On December 8th prepare yourself for flurries of Tweets and Facebook statuses because it’s once again time for the annual Victoria’s Secret Fashion Show.
Victoria’s Secret is certainly no stranger to being accused of body shaming women. Last year their Perfect Body Campaign received so much backlash that the company changed it to “A Body for Every Body.”
Just last month, news sites started reporting that although women’s breasts have gotten progressively bigger over the last 50 years, the breasts of the models walking the runway on the show have gotten smaller.
Clearly, there’s a big difference between the Victoria’s Secret models and the average American woman, but is this difference necessarily a negative thing? We set out to find out how the Victoria’s Secret Fashion show makes college women feel about their bodies and the results were enlightening.
First, we’ve gotta lay down some background about what this show actually is. The show began in 1995 as a simple no-frills fashion show. It has since evolved into the spectacle it is today. In fact, today it is less of a fashion show in the traditional sense, and more of a performance where popular musicians and celebrities join VS “angels” (models) on the runway.
This years line up includes Selena Gomez, Ellie Goulding and The Weekend. You can check out more info about the models on this site.
A lot of the women I spoke to expressed that the main reason they watch the show is because they find it empowering. The models are “displaying their confidence,” one woman explained, and “it’s just fun to watch.” Another interviewee agreed, “Those girls are up there having the times of their lives, their confidence is contagious and it makes me want to be bolder in my life.”
Other women like watching the show because it’s, well, a show. “It makes me feel festive,” one woman laughed. Many others commented on how the models clearly have personalities, “they’re not just pieces of meat modelling clothes, it’s a celebration of individuals, maybe not totally representative, which is problematic, but definitely celebrating the individual.”
“I love watching all the women be women…[The show] does it’s job because it makes me want to go buy fun lingerie.”
Overall, many of the women I spoke to saw the show as a celebration of womanhood, a fun distraction from the stresses of college life.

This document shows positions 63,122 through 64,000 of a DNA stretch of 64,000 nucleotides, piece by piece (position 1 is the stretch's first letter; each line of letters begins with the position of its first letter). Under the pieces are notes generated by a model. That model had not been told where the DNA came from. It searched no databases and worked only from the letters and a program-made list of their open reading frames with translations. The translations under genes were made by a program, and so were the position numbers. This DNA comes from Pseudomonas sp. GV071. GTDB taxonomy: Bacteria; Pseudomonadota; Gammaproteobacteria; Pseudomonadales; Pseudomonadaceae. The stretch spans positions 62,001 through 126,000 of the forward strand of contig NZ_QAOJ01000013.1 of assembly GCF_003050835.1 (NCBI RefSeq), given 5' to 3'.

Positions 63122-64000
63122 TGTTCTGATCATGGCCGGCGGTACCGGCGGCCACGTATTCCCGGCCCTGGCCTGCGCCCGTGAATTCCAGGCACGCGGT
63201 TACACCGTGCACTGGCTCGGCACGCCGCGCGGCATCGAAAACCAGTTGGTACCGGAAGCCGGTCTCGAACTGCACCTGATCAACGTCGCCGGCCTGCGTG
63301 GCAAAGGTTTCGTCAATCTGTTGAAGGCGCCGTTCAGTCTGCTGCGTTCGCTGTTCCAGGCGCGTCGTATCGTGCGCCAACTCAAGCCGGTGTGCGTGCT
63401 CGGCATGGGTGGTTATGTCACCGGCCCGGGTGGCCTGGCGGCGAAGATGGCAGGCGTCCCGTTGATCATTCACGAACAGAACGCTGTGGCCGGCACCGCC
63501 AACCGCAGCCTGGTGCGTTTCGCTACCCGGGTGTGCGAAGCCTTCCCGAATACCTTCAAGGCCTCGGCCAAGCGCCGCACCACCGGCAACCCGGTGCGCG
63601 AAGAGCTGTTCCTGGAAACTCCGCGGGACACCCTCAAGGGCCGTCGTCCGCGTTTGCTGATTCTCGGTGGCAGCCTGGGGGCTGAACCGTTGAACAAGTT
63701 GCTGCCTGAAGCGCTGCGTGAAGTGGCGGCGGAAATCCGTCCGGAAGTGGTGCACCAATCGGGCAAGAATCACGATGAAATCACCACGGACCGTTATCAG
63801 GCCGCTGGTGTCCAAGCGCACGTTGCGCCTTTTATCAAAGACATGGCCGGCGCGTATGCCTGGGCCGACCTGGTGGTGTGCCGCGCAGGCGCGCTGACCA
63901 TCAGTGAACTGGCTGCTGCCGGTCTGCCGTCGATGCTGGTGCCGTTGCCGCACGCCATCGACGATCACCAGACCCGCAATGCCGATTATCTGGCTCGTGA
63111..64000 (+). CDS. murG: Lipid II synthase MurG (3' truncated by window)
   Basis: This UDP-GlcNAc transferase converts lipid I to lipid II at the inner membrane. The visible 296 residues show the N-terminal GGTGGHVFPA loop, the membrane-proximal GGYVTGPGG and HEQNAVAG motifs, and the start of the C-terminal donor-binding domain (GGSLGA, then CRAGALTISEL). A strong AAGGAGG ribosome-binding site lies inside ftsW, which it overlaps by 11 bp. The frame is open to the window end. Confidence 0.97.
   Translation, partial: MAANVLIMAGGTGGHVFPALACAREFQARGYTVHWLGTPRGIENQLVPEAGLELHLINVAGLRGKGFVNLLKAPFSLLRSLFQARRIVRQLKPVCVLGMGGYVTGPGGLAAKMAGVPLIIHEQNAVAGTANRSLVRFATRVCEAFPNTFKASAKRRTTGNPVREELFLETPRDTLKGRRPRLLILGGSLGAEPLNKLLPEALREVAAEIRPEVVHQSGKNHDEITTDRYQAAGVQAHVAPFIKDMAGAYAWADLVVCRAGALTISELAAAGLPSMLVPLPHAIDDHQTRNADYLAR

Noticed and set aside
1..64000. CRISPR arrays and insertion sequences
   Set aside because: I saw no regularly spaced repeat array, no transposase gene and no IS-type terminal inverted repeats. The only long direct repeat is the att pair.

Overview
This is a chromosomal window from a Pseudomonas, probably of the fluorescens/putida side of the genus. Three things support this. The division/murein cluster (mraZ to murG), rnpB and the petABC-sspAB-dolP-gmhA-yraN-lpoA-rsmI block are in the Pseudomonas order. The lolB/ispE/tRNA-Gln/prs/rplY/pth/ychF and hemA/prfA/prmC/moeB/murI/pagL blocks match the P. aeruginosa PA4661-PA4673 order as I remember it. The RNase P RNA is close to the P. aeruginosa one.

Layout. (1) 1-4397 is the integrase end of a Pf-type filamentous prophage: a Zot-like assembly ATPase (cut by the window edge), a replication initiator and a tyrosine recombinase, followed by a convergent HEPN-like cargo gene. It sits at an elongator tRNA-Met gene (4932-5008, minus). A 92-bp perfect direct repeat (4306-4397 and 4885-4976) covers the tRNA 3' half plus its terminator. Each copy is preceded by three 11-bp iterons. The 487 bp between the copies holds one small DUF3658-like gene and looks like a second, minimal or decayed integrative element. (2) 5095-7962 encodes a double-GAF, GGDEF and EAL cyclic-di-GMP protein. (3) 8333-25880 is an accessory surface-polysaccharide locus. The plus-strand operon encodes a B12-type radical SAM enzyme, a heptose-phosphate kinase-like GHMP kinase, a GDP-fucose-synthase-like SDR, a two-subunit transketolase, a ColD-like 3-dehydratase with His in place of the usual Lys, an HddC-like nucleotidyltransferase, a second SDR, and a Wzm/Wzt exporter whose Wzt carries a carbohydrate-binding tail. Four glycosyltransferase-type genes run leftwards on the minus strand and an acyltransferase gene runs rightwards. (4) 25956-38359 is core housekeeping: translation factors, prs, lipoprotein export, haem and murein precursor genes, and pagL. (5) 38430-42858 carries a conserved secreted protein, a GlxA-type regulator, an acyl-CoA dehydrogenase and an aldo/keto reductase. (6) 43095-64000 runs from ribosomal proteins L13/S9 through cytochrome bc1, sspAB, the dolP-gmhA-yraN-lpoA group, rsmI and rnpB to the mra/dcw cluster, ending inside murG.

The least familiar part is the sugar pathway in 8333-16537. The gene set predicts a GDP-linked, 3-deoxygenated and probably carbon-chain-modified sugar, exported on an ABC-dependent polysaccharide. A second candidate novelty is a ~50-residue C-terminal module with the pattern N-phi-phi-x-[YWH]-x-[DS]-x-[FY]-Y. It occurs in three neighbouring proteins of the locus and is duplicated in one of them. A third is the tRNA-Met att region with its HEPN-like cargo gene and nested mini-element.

Not everyone sees the show as a celebration. For many college women it is a painful reminder of a beauty standard they just can’t attain. As one woman concisely put it “It makes me feel really shitty.” Another said, “It makes me want to do some crunches.”
Others expressed how the show is not representative of real body types that they see every day. For example one woman explained, “I am reminded by it that I cannot, in fact, buy VS bras because they do not come in my size.”
For some women, the fashion show exacerbated body image issues such as eating disorders. One woman said, “As someone going through disordered eating for all of high school and dealing with it now, I would watch [the show] and hold myself to that standard. I think on one occasion I looked at myself after watching it and actually went and cried myself to sleep that night.” However, the one of the same women who struggled with these issues felt it important to point out that the models “Work really hard for their bodies… They don’t all starve themselves.”
Another woman had a similar story, “I have battled with nasty body dysmorphia since I was 8 years old and realized that when I sat down my stomach wrinkled.” She continued, “The show is meant to tap into any minor insecurity a girl has about her natural body and augment it, picking at her imperfections until she cracks. Am I being dramatic? Maybe. But for many girls this is real, they associate their self-worth with their size.”
“The fashion show may be entertaining, and sure I bought 3 bras online while watching last year, but it stands for all the wrong things.”
Overall, the show just adds to the pressure that many women feel from songs, TV shows, movies, commercials and other media to achieve society’s unattainable image of a beautiful woman.
Is it good or bad?
So is the show good for college women or bad? Based on the thoughts of many college women, the answer is: both. The show is a celebration of womanhood and a performance by strong women who have worked hard to attain their looks and confidence. However at the same time it is incredibly unrealistic.
The show is another example of mass media propagating an impossible beauty standard. One study states that 74.4% of college women with normal weights think about their bodies “all the time” or “frequently.” Watching seemingly impossibly beautiful women parade across a stage in elaborately ornate lingerie probably doesn’t help.
I don’t think the show should be taken off the air, but maybe Victoria’s Secret should consider hiring models that are more representative of the women they are trying to sell their products to. Perhaps the show could be even more of a celebration if the women watching could see women that look like their friends, their coworkers, classmates, sisters and most of all themselves, up there in those wings.
I’ll end with the words of one of the last women I spoke to, “We are all beautiful.”